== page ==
Fortuitously in late 2017 the Citylife Garden Fair raised 158,000 baht for Lisa’s projects which coincided with when she had to move out of her then-location. This sum funded the move to Lisa’s projects’ current home, where she hopes to remain for many years to come.
“Taking on such a huge space and overhead is very scary,” said Lisa in her little office on the second floor. “I have to overcome my fears of not making it. But I am more determined than ever to make this work, the needs of the community that we serve have not diminished and as long as there is a need, I will provide services. 100% of all profits from our various social enterprise projects goes to our learning centre, Thai Freedom House and Free Bird Café is now open at nights, and will soon host events, open mics, live music and more. The café also serves as a Hospitality Training Centre for adult refugee students, providing them with a living wage and on-the-job training. The Free Bird
Pre-Loved Charity Shop and Donation Centre sorts donated goods which we accept year-round and for the past decade about two to three truckloads are distributed to Burma and Northern Thailand weekly; 1% of which we keep to sell in our store, its income paying for the cost of distribution. Then we have My Best Life CNX, Chiang Mai’s first zero waste store, which is all about doing the best you can, for yourself, and the planet. It is full of cruelty free, plastic-free, chemical-free products that are affordable with all profits going to support scholarship funds for adult Thai Freedom House refugee students attending university.”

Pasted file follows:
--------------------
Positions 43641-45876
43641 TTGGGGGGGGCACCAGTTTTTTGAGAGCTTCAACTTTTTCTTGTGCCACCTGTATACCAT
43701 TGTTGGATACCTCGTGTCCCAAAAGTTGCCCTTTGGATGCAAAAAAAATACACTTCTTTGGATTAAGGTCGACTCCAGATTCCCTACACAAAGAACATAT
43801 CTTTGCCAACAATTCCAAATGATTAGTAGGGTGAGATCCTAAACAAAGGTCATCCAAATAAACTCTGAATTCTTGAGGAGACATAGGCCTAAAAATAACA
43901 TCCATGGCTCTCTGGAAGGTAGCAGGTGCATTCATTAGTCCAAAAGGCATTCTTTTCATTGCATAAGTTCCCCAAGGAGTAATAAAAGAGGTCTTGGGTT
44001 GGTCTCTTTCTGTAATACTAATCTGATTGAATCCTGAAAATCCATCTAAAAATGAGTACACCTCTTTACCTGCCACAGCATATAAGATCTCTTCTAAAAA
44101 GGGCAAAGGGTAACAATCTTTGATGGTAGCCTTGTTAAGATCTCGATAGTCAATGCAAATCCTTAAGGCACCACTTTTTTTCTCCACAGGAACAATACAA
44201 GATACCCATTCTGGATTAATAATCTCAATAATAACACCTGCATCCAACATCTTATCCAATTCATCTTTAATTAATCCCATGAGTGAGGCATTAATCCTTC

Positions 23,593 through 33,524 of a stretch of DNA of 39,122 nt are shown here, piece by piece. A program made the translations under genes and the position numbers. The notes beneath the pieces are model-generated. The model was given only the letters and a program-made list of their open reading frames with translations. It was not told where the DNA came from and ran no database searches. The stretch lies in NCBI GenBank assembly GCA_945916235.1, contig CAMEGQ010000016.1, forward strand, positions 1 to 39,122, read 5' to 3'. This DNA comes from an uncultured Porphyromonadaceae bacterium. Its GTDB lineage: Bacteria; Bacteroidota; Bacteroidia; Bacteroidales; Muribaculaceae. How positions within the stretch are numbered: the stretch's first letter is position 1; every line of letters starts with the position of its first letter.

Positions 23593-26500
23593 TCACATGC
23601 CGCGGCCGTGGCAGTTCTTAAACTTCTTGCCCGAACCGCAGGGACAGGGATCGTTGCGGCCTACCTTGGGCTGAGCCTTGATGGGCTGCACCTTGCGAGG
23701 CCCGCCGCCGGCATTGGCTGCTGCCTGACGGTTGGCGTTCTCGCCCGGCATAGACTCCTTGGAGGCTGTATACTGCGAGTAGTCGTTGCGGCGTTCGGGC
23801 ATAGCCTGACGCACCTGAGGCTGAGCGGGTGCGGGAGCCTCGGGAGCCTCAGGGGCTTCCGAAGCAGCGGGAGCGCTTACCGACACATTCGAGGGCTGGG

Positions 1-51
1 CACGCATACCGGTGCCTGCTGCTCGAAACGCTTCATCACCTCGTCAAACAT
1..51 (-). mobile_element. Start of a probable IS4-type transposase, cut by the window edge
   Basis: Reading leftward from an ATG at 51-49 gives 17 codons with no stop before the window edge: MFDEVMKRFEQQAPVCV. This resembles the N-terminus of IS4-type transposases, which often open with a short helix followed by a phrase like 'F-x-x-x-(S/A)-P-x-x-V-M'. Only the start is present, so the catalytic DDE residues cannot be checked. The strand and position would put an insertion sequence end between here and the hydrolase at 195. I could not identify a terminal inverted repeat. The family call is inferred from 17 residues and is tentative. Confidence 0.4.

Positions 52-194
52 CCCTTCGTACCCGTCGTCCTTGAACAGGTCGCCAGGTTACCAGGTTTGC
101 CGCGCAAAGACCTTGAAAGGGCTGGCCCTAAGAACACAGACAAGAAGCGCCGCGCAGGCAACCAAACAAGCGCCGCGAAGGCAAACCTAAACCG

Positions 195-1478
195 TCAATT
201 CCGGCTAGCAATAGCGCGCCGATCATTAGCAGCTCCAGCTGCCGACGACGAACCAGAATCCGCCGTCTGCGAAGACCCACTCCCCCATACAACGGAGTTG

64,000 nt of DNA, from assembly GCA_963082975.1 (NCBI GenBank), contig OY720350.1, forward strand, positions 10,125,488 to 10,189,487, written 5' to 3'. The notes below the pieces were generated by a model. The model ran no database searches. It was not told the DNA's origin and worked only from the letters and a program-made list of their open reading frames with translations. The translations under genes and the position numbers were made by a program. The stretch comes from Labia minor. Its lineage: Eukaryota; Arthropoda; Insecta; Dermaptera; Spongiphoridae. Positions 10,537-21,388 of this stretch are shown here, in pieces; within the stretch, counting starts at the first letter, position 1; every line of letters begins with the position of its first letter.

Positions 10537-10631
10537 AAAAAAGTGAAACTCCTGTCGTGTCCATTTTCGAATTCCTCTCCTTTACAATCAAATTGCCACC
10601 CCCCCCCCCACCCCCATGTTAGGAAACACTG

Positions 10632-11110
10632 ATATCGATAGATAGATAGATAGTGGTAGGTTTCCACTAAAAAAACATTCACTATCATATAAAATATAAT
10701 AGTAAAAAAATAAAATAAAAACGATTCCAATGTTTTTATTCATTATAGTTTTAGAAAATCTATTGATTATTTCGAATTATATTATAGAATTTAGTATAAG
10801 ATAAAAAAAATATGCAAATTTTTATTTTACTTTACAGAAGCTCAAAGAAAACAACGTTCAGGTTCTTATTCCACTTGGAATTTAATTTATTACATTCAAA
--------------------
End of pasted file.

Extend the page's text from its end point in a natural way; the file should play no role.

At this point she proudly introduces us to Nap Dow, a Shan girl who is currently on a full scholarship to Mae Fah Luang University, and who started her time at Thai Freedom House as a 12 year old girl, working full time selling fruit at a Thai school. Nap Dow is a now confident polyglot, speaking five languages and studying communications. She is spending her summer holiday helping out around the office.
Lisa still doesn’t take one baht from her enterprise, unbelievably she has yet another business, Lisa Byrd Collection where she sells crystals and provides energy healing services which cover her personal expenses.
Her ambitions for her social enterprise are great. Study abroad groups, PhD research student groups and more have been visiting for the past nine years for talks from Lisa about social enterprise, education, refugee rights and social work. Lisa now also provides sustainable workshops and trainings for aspiring social entrepreneurs. She is constantly putting on special activities, updating her menu and décor to reflect trends and customer demands. Her students have grown up, some have even met one another at Thai Freedom House, married and now send their children to her to learn.